The next time I need a drink, I've learned to let Steve know before I lean forward. And now he warns me when he sees a pothole that he could potentially hit. He warns me before hitting the brakes and thereby avoids pedaling me 15 extra miles to the hospital for the smashed face I received.
Talk is cheaper. Really.
Yes, I forgive you. Now please remove the dog's teeth from my leg.
Our communication regarding starts, stops, water bottles, and potholes made us face the most difficult marriage challenge: forgiveness.
A pair of canines highlighted this. By law, every farmhouse comes equipped with a snoring monster roused by a tiny, yapping insomniac. The first time we encountered Lassie and Lucifer, I followed my instincts:
"Go!" I shouted as I pedaled for my life.
Steve slammed the brakes, yelling and kicking at the dogs.
I nearly landed on his handlebars. Somehow, we escaped our pursuers. Barely.
When we later conversed in printable fashion, my husband defended his Dog Disaster Plan: Dogs always outrun cyclists. Besides, his method alerts owners, who dislike human roadkill by their mailboxes.
Easy for Steve to say. Do dogs bite the front rider?
In time, we realized arguments got us literally nowhere. The faster we forgave our differences, the faster we covered the miles.
We demonstrated more marital mercy during a later cycling crisis, when both of us forgot to inflate the tandem's tires. One nearly disintegrated, threatening a 20-mile walk. This time we skipped the blame game. We didn't even try to figure out who was right or wrong. Focused on solutions (prayer, pump, and duct tape), we arrived home alive—and still married.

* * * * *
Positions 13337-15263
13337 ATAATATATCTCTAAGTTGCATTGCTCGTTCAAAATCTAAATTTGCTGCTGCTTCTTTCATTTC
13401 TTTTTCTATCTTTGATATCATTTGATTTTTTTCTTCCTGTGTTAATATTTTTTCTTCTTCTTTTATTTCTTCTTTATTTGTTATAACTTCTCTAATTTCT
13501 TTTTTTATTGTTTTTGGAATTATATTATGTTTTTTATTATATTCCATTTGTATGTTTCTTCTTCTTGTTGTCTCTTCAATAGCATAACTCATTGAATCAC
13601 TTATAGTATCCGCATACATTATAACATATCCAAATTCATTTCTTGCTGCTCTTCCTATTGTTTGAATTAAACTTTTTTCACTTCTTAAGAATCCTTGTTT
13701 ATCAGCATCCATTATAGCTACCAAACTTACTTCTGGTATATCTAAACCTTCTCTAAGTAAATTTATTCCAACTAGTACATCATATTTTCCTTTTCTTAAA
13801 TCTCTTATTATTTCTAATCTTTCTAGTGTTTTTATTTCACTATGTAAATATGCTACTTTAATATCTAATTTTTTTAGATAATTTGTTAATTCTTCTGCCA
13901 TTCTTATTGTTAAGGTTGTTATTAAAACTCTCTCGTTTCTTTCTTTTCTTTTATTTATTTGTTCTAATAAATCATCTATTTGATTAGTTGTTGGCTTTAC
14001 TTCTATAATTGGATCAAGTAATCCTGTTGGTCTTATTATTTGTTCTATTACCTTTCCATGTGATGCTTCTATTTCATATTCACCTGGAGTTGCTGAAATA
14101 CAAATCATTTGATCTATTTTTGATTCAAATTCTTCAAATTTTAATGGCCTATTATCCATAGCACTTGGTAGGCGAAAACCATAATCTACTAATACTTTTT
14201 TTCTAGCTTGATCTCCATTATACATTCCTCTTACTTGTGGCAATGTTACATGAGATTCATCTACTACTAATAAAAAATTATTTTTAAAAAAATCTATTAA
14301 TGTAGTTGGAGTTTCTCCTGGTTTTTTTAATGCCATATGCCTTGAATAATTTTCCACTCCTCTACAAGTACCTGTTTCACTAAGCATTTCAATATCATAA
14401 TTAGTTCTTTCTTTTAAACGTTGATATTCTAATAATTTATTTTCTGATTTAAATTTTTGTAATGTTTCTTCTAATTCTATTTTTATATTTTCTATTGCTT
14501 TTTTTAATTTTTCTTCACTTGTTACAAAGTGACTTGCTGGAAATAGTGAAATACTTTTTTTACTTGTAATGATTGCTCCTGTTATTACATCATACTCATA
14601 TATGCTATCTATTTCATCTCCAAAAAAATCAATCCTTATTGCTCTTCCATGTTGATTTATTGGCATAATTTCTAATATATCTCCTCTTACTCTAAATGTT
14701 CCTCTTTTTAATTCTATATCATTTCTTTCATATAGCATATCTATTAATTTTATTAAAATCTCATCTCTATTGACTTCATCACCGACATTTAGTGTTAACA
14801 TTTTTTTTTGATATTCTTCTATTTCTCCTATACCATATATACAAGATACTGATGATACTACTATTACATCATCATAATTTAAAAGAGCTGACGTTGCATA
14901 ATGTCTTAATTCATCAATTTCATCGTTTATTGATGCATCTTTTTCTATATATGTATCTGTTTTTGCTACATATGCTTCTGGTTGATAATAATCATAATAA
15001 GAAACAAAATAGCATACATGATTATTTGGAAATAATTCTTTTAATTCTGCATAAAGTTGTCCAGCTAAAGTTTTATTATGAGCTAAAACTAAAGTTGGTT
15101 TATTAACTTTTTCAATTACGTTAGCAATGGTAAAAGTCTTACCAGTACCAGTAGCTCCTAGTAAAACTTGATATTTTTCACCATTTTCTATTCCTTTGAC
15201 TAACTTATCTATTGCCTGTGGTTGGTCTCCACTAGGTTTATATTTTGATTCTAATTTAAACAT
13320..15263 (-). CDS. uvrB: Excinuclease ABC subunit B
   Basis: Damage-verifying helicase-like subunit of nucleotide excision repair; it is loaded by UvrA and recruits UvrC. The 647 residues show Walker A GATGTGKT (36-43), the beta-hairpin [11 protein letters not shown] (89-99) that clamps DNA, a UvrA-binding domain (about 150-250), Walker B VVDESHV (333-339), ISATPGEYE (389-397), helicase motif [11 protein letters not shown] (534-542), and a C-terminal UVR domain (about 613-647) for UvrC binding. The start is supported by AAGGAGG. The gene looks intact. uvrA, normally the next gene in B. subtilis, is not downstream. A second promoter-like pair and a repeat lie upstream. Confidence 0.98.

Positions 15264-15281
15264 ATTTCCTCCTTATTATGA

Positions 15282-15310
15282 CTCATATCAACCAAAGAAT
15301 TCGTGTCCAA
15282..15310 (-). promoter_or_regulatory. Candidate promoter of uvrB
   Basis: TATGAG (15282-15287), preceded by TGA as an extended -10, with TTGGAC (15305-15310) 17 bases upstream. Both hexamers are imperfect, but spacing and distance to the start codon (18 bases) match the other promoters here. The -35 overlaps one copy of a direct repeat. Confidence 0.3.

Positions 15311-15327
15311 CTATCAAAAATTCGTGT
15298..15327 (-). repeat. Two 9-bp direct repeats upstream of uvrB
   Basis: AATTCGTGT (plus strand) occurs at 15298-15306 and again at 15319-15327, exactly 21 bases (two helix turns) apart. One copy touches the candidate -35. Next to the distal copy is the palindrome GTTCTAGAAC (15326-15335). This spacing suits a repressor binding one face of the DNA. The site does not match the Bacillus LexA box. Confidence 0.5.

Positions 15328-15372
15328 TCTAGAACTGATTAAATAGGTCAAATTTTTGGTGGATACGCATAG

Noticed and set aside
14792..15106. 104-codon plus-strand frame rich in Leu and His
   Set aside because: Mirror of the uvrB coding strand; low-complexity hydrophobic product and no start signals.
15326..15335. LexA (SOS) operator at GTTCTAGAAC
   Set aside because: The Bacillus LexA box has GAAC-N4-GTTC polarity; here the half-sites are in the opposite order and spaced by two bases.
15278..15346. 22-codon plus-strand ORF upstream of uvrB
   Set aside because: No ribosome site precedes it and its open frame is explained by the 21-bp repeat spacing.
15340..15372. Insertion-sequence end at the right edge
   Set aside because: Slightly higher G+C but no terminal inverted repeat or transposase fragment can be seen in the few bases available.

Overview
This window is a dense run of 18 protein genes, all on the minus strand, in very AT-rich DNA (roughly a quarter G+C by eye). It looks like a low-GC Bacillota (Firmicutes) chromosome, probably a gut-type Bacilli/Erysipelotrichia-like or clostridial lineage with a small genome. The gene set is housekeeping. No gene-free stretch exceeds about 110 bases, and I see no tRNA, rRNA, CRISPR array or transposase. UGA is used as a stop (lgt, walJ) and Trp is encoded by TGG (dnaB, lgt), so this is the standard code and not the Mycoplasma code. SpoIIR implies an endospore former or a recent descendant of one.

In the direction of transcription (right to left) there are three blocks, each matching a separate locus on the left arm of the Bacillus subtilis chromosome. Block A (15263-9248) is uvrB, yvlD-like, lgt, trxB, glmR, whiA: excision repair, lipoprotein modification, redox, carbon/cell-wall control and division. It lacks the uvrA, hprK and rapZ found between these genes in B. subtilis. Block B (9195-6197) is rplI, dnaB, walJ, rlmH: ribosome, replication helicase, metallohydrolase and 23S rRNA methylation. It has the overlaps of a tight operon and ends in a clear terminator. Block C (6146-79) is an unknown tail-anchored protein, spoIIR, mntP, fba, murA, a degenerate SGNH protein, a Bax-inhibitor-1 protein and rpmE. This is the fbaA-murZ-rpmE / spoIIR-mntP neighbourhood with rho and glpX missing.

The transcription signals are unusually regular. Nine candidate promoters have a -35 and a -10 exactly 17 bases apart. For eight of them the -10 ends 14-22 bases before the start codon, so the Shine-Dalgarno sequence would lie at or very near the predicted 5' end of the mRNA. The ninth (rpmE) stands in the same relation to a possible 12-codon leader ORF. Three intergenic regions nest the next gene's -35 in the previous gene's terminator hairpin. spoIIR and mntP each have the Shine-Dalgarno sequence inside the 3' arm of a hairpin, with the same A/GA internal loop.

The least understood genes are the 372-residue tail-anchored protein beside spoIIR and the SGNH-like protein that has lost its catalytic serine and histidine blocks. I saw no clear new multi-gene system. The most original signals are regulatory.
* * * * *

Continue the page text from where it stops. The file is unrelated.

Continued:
When we practice forgiving even the minor offenses, the other offenses are easier handled, and forgiving becomes a way of life.
Wow! This is fun!
As we absorbed tough lessons, our marital balance improved, and delight took the place of drudgery. Our car-blurred views swung into focus as we pedaled along familiar roads: shadowy forested hills, elegant collars of Queen Anne's lace encircling pond mirrors. Steve and I marveled at God's exterior decorating as the countryside shimmered like a diamond in the grass.
We experienced a similar epiphany in each other. Even with our quirks and ticks and frustrating characteristics, we are still each other's hero and best friend.
The best part is that our enjoyment of each other is our secret. Others never suspect our true identities. During our snack break at a park shelter, a policeman, investigating reports of hanky-panky, prepared to order us out. Then he realized we were his parents' age.
"Sorry. Thought you were kids."
"We've been married 30 years." Innocence radiated from our wrinkles.
Perhaps the officer should not have left the scene …
It's okay to have fun in marriage. Steve and I have rediscovered the wonder of our relationship, and we drink it in.
Solomon wasn't a biker, but he was a wise guy.
Our first tandem attempts inspired few romantic—or biblical—thoughts. Solomon's Song of Songs never entered our minds during our near trash-crash. Steve's lips did not resemble lilies dripping with myrrh. If I reminded him of a lovely hind, he was wise enough not to say so.
And if we aspired toward better marriage skills, we could have spent Saturdays at the nearest Marriage for Dummies seminar—certainly a good investment.
Instead we chose a unique way to nurture intimacy: our tandem. We heeded Solomon's words to "come away, my love," mounting our bike to discover, "This is my lover, this my friend" (Song of Songs 5:16). Tandem Torture grew into Time Together. Now we grab every chance to ride our bicycle built for two—mostly in sync. We laugh more during a single rest break than we once did in a month. Hand-holding cool-down walks make even our most exhausting finish a pleasure. Last summer we completed a 72-mile stretch on a weekend getaway. Perhaps we'll bike to our next class reunion 150 miles away in grand style—together.
In the song, Daisy's man probably didn't wear Spandex when he proposed marriage lessons on a bicycle built for two. But I hope she still said yes.
Copyright © 2005 by the author or Christianity Today/Marriage Partnership magazine. Click here for reprint information on Marriage Partnership.